Capitol Insider: State Commissioner of Health resigns following disclosure of birth certificate settlement agreement
Oklahoma Commissioner of Health, Dr. Lance Frye, resigned Friday afternoon, just a day after Governor Kevin Stitt lambasted the agency upon learning it had agreed to issue a birth certificate designating the applicant's gender as non-binary, rather than male or female. The governor also directed harsh rhetoric at the Oklahoma Court of Criminal Appeals after it ruled, following U.S. Supreme Court precedent, that Congress has never disestablished the reservation of the Quapaw Nation. The decision made the Quapaw Nation the latest tribal nation in Oklahoma to have its reservation judicially confirmed.
Dick Pryor: This is Capitol Insider, your weekly look inside Oklahoma politics, policy and government. I'm Dick Pryor with eCapitol news director Shawn Ashley. Shawn, the last week has seen a fascinating debate developing within the halls of the state capitol over separation of powers. Two legal matters have brought this issue to a head - a decision by the Oklahoma Court of Criminal Appeals finding that the Quapaw reservation has never been disestablished by Congress, and a settlement agreement in a federal lawsuit that has caused the State Department of Health to recognize non-binary gendered people on birth certificates. Let's take them one at a time. First, the reaction to the Court of Criminal Appeals decision in State of Oklahoma v. Lawhorn.
Shawn Ashley: Governor Kevin Stitt was not at all happy about this decision, which was based on the U.S. Supreme Court's ruling in the McGirt case that we recently discussed with Governor Stitt’s special counsel Ryan Leonard and Stephen Greetham, counsel for the Chickasaw Nation. Stitt said the Supreme Court's McGirt ruling continues to tear Oklahoma apart. He also said Oklahoma is literally being torn into pieces, and the governor argued Oklahoma is being gobbled up piece by piece. This cannot stand, he said. It's probably the most harsh rhetoric I've heard him use to describe the decisions.
Dick Pryor: The other matter involved a settlement agreement in a federal lawsuit between the State Department of Health and a former Oklahoma resident seeking a new birth certificate with an option for non-binary gender designation, basically another box to check in addition to male or female. The governor's office harshly condemned what they called a “rogue court settlement.” What happened here and what's been the reaction?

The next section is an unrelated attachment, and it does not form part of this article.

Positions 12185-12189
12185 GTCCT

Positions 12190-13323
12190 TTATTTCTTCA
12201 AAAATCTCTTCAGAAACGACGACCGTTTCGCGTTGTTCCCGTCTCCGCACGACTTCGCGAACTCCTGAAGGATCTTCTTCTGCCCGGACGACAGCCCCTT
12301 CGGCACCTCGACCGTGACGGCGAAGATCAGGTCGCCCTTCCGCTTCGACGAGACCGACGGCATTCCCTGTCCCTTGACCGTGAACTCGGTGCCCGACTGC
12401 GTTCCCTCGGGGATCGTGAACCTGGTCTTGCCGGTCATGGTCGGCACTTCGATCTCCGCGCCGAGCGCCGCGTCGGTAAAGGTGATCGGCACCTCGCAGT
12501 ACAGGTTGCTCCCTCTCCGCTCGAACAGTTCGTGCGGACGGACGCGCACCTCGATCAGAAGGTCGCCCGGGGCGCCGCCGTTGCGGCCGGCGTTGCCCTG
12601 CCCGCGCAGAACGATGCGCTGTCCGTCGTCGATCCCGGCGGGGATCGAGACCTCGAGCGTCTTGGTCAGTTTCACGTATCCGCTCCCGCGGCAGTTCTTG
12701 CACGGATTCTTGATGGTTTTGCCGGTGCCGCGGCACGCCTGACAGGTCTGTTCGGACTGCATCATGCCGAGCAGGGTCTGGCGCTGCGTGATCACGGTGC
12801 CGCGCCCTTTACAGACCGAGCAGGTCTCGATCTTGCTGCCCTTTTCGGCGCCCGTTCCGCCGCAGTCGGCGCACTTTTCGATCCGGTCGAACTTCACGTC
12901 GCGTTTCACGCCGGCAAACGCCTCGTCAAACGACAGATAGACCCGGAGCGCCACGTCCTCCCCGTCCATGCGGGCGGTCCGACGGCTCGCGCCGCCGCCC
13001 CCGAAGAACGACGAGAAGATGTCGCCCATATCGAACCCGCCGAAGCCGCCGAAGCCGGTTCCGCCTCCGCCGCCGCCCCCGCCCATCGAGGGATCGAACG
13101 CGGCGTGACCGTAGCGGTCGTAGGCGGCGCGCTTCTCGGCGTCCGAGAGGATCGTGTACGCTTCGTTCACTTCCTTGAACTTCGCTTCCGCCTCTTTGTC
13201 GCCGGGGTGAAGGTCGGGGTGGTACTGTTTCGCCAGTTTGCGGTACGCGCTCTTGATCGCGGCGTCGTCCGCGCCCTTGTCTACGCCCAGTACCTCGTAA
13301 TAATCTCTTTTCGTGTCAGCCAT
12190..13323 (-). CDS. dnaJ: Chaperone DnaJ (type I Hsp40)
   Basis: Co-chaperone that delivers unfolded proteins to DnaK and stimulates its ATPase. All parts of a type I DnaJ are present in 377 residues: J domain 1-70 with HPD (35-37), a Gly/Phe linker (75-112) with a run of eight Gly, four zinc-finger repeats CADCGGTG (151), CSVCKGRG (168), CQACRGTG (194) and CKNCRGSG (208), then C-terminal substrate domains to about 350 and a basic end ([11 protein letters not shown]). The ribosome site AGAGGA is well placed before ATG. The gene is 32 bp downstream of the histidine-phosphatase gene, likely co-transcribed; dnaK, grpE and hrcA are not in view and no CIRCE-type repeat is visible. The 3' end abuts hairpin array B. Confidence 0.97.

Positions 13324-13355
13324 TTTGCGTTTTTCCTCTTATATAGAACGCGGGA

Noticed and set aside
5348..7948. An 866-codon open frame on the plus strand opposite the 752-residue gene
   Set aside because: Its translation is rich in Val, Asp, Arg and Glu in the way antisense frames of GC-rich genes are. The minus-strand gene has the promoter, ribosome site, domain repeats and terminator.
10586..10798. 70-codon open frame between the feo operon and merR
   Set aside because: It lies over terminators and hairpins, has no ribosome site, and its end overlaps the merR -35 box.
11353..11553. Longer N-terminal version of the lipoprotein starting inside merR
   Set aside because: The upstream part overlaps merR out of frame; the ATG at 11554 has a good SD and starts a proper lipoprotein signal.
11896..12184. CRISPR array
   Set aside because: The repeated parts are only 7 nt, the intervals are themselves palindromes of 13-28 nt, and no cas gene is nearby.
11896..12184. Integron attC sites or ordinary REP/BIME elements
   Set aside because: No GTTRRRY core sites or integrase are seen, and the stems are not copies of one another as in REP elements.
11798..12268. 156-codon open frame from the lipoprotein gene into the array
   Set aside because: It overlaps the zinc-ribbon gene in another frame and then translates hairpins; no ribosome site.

Shawn Ashley: The State Department of Health, represented by then Attorney General Mike Hunter's office, agreed to a settlement in May to a lawsuit that challenged the department's policy preventing an individual from being identified as non-binary on their birth certificate. Now this agreement allows that to take place, and at least one birth certificate with that designation has now been issued. Stitt said, “there's no such thing as nonbinary sex, and I wholeheartedly condemn the purported court settlement that was entered into by rogue activists who acted without receiving proper approval or oversight.” And the governor vowed to take action to reverse it. House Speaker Charles McCall and Speaker Pro Tem Terry O'Donnell said the Health Department and Attorney General's Office failed to follow a state law that requires settlements that substantially impact the operation of a state agency to be submitted to legislative leaders for review and approval.
McCall and O'Donnell urged Stitt to take action to address the situation and Senate President Pro Tem Greg Treat called it an “egregious example of executive overreach that should be corrected as soon as possible.”
Dick Pryor: And, when they say executive overreach who are they talking about?
Shawn Ashley: Well, in this case, they're talking about the leadership at the State Department of Health. As you may recall, in 2018, a law was passed that eliminated the State Board of Health as a decision-making body and put all that authority in the hands of the Commissioner of Health. In this case, Dr. Lance Frye, Governor Stitt’s appointee.
Dick Pryor: Shawn, these cases, taken together, have prompted a clash of ideas among elected officials about separation of powers between the executive, legislative and judicial branches.
Shawn Ashley: That's right. Now, in American federal government we were all taught the legislative branch writes the law, the executive branch implements the law, and the judicial branch interprets the law. In the case of the reservation land, Congress made laws establishing the various reservations and never repealed those laws, which the U.S. Supreme Court and Court of Criminal Appeals have affirmed. But Stitt and Attorney General John O'Connor have said explicitly the court got it wrong, and in more than 30 filings before the U.S. Supreme Court, they're asking it to either clarify or reverse that interpretation.
In the Health Department case, agency leaders exercised their statutory authority to come to an agreement on an issue where the law is currently silent. Oklahoma state law does not specify the different genders by which someone is identified on their birth certificate. Both the governor and legislative leaders say the agency exceeded its authority in entering that agreement, and McCall and O'Donnell point out that the Health Department, an executive branch agency, may not have properly implemented the law that requires settlements to be presented to the Legislature for review. It's all very convoluted and very confusing,
Dick Pryor: And, if your head is spinning at this point, you're not alone. Thanks, Shawn.
Shawn Ashley: You're very welcome.
Dick Pryor: And that's Capitol Insider. Email your questions to email@example.com or contact us on Twitter @kgounews and @ecapitol. You can also find us online at kgou.org and ecapitol.net. Until next time with Shawn Ashley, I'm Dick Pryor.